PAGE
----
- In the Value data box, type 1 (decimal format), and then click OK.
- Open Outlook and watch as it begins to download and cache all of the additional mailbox data. Notice how the connection status now shows “Connected” rather than “Online” when viewing the other mailbox(es).
- Enjoy much quicker access between your mail folders!
I would like to cite two KB articles that helped me figure this out; KB955572 & KB936247. The first pertains to a hotfix for post SP1 Outlook, but has the settings we need. The second Tells us how to create the registry key that the first one assumes is present…it’s not. Even with Office SP2, the Cached Mode key is simply missing, so I put the two together to get it working.The second article mentions another DWORD value called “DownloadSharedFolders”. I presume it is enabled by default so adding it does not seem to make a difference.
I have seen this several times in Vista, even in Windows 7. You try to connect to the LAN or Wifi and you are never prompted to choose a network location (Home, Work or Public). When this happens The Network and Sharing Center will X out the Internet icon and show Local Access Only. The problem is, there is no way to choose which location you want! Lame.
So, do this…
- In the Network & Sharing Center, click the “Change adapter settings” link at the left.
- Open the properties of the adapter in you are trying to use.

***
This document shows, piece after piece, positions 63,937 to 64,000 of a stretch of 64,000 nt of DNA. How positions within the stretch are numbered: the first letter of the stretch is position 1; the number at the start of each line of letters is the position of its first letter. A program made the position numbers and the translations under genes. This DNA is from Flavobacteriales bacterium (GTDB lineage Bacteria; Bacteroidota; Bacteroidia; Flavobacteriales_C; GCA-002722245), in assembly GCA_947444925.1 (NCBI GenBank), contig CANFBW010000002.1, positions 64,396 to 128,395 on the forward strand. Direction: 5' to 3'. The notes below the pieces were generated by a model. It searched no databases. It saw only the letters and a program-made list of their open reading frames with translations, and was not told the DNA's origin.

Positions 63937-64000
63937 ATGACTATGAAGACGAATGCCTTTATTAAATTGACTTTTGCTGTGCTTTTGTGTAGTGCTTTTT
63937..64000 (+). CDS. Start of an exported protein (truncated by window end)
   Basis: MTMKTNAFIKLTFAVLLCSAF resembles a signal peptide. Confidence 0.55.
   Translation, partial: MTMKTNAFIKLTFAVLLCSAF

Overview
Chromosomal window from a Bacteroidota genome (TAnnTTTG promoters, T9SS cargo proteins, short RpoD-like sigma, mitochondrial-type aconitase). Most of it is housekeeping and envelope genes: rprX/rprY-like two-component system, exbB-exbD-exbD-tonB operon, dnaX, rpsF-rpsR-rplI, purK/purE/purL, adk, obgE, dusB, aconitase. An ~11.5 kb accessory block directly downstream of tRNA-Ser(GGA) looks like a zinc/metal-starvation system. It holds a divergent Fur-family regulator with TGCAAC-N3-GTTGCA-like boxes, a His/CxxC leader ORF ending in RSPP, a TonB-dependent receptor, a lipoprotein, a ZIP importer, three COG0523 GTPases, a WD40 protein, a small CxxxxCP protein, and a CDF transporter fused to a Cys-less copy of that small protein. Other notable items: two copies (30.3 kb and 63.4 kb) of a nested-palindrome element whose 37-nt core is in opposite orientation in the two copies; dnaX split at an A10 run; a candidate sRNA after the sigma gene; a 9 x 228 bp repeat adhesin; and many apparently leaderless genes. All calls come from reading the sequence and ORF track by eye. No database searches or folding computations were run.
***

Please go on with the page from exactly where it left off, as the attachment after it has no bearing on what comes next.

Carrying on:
- Un-check the Link-Layer Topology Discovery items. There are two, Mapper and Responder.
- Click OK
From here, you should be connected automatically if not prompted for the Network Location. If no such luck, then you can also try disabling IPv6. I usually do anyway, so I don’t know for sure if it is necessary.
Another solution I have found that may work is to run the following from a command prompt: route delete 0.0.0.0. This seemed to work for me once, but it had no effect the last time I tried. The reason it may work is that Windows creates a primary default gateway of 0.0.0.0 to block internet access until you choose the Network Location. By removing that route and restoring the correct gateway, it may just get you surfing again.
*This is a work in progress. Please provide comments and updates to this guide. If you find something that was not covered or have a better way to perform a step, add it! Notice the notes and article links at the bottom…
Here is what we do:
- Boot to the source PC if possible. In Device Manager, change the IDE/SATA controller driver to a “Standard IDE Controller”. This only needs to be done for controllers that the boot drive is connected to. Additional RAID controllers can be ignored.
- If the source PC is an Intel based chipset, check to make sure there are no Intel services set to start automatically. Disable all Intel services or you will get a blue screen on the new machine.
- Clone the original drive to a new one. We prefer Ghost for simplicity. Acronis is good, too.